Flat Bruins leveled
Lackluster start sets tone in Dallas
DALLAS - As Tim Thomas returned to the ice to start last night’s third period at the American Airlines Center, the Boston netminder tripped and fell face-first.
It was that kind of night for Thomas and the Bruins.
Thomas saw a puck hop off his chest, over his body, and into the net. Coach Claude Julien saw his team put only 20 shots on Kari Lehtonen, including a mere 11 through 40 minutes. The Bruins saw their seven-game winning streak come to an end.
Before 18,532 fans, the Stars submitted a 4-2 win that wasn’t as close as the final score.
“We weren’t a very good team tonight,’’ said Julien. “We didn’t get any help. There’s no doubt about that. But we weren’t a very good team. They were. They played extremely well. They were physical. They were on top of us. They were skating well. They were, without a doubt, the better team.’’
The only consistent signs of life the Bruins showed came in the third period. Sixty-eight seconds into the final frame, Milan Lucic one-timed a shot past Lehtonen to close Dallas’s lead to two goals. It was one of nine shots the Bruins landed in the third.
But the Bruins were in too deep of a hole to do further damage.
“Not a full 60 minutes,’’ Zdeno Chara said. “Maybe 20-30 minutes. The first half, we just didn’t play our game.’’
The faceoff chart indicated how much the Bruins had to chase the game through 40 minutes. David Krejci lost eight of nine draws. Not surprisingly, linemates Lucic and Nathan Horton combined for only one shot through two periods.
Gregory Campbell lost three of five faceoffs. The fourth line, which usually produces scoring chances despite limited minutes, combined for zero shots.
“When we don’t start with the puck, that’s a big reason why we’re chasing it,’’ Lucic said. “That’s a big area and part of our game. That’s an area where we’ve been really good at this year. It felt like our neutral zone, once again, was a little sloppy. We tightened it up in the third and were able to create more turnovers. We usually win most of the battles and have heavier sticks. But tonight, it seemed like they were more willing to win those battles.’’
The Stars, ahead 3-1 after the first period, tacked on a late goal in the second period. As the Bruins were in the middle of a line change, the Stars scurried away for an odd-man rush. Adam Burish carried the puck down the right-side wing. At the same time, Tom Wandell tucked his head and sprinted for the net. Burish connected with Wandell, who tipped the puck past Thomas at 19:00 to give the Stars a 4-1 lead.
The Bruins didn’t get any decent looks on Lehtonen in the second period. The only heat the Bruins applied came when Benoit Pouliot had several short-range sniffs early. Lehtonen, quick and sharp, didn’t give the Bruins anything.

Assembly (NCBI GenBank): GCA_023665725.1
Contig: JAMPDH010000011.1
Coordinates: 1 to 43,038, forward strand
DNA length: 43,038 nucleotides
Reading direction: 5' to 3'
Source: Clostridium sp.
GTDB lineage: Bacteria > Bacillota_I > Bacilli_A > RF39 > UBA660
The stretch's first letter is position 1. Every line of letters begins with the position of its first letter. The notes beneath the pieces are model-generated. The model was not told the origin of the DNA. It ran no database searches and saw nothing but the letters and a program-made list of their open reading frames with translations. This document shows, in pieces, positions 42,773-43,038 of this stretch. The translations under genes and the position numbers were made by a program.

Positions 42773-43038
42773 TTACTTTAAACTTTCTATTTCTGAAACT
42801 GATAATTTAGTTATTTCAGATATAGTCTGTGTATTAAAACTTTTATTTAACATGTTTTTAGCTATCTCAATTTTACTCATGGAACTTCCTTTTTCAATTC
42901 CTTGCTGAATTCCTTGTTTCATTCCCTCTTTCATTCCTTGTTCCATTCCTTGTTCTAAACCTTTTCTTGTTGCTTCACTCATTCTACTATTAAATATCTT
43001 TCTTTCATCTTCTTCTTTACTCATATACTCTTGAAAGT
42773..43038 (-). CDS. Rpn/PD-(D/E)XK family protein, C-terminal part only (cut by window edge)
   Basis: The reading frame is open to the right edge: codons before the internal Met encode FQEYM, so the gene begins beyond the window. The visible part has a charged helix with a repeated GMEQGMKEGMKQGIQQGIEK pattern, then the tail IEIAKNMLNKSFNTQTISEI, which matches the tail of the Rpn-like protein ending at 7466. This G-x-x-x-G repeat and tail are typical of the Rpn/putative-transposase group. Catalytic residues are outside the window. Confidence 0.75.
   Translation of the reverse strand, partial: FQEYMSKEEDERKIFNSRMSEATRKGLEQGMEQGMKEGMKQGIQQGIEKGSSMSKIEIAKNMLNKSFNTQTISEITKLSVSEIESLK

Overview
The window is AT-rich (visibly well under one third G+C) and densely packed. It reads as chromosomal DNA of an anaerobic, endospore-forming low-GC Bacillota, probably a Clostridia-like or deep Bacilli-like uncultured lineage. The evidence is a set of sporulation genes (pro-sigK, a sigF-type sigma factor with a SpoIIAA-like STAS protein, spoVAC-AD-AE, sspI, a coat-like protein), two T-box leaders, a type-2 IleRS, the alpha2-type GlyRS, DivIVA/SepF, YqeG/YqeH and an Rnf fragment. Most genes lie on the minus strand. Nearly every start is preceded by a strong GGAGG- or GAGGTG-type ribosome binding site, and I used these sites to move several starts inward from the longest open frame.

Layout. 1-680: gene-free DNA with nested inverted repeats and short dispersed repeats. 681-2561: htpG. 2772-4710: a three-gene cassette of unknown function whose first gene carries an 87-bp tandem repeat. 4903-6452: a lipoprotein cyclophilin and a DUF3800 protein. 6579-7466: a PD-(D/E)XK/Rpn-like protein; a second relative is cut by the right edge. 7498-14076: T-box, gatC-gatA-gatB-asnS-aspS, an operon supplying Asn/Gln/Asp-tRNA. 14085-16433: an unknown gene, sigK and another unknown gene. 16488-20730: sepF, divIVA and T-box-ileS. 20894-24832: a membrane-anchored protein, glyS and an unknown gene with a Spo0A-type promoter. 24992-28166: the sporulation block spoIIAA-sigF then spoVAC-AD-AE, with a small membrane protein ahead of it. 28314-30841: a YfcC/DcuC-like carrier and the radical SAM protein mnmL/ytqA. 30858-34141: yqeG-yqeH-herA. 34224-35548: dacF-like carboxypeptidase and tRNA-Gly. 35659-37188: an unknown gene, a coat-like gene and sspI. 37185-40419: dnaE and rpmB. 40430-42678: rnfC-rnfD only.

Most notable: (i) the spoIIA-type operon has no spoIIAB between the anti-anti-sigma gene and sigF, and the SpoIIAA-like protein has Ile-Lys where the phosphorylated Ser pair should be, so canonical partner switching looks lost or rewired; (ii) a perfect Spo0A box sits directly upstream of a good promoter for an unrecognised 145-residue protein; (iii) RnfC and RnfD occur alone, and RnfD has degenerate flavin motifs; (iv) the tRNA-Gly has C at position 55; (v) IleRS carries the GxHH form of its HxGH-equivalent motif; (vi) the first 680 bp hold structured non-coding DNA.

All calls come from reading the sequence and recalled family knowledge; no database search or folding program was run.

The Stars jumped out to a 3-1 lead after 20 minutes. Dallas opened the scoring with a five-on-three goal. First, Chris Kelly was sent off for hooking at 2:08. Seven seconds later, Dennis Seidenberg was nabbed for a delay of game penalty when he winged the puck into the stands.
During the two-man advantage, point man Trevor Daley dished the puck to Loui Eriksson at the right circle. Before Thomas could scoot left, Eriksson sniped a shot over the netminder at 3:21 of the first, giving the Stars a 1-0 lead.
The Bruins tied the game during four-on-four play. As Tyler Seguin battled with Nicklas Grossman to gain net-front position, David Krejci snapped a shot on goal. Seguin tipped Krejci’s shot past Lehtonen at 11:39 to make it a 1-1 game.
But the Stars rallied for two straight goals. Daley entered the offensive zone with speed and put the puck on goal. Thomas stopped Daley’s shot, but the puck hopped over the netminder and rolled over the goal line at 16:59.
“Just went up in the air, then hit me in the back,’’ said Thomas (23 saves). “Just one of those bounces.’’
The Stars netted their second power-play goal of the period to claim a 3-1 lead. Brenden Morrow baited Zdeno Chara into an interference penalty in front of the Boston net. With Chara in the box, the Stars grabbed a two-goal advantage when Michael Ryder scored on his old club. Ryder faked a forehand shot, pulling Thomas out of the crease. Ryder pulled the puck to his backhand and beat Thomas at 19:20.
“It was us,’’ Julien said. “We didn’t play a very good game from the get-go. They got some early goals. Before we settled down a little bit and came out better in the third, the damage was done. From the first guy to the last guy tonight, I don’t think we had a very strong game. It’s unfortunate. Again, those are things that will maybe help us get better in the upcoming games. We understand we have to bounce back.’’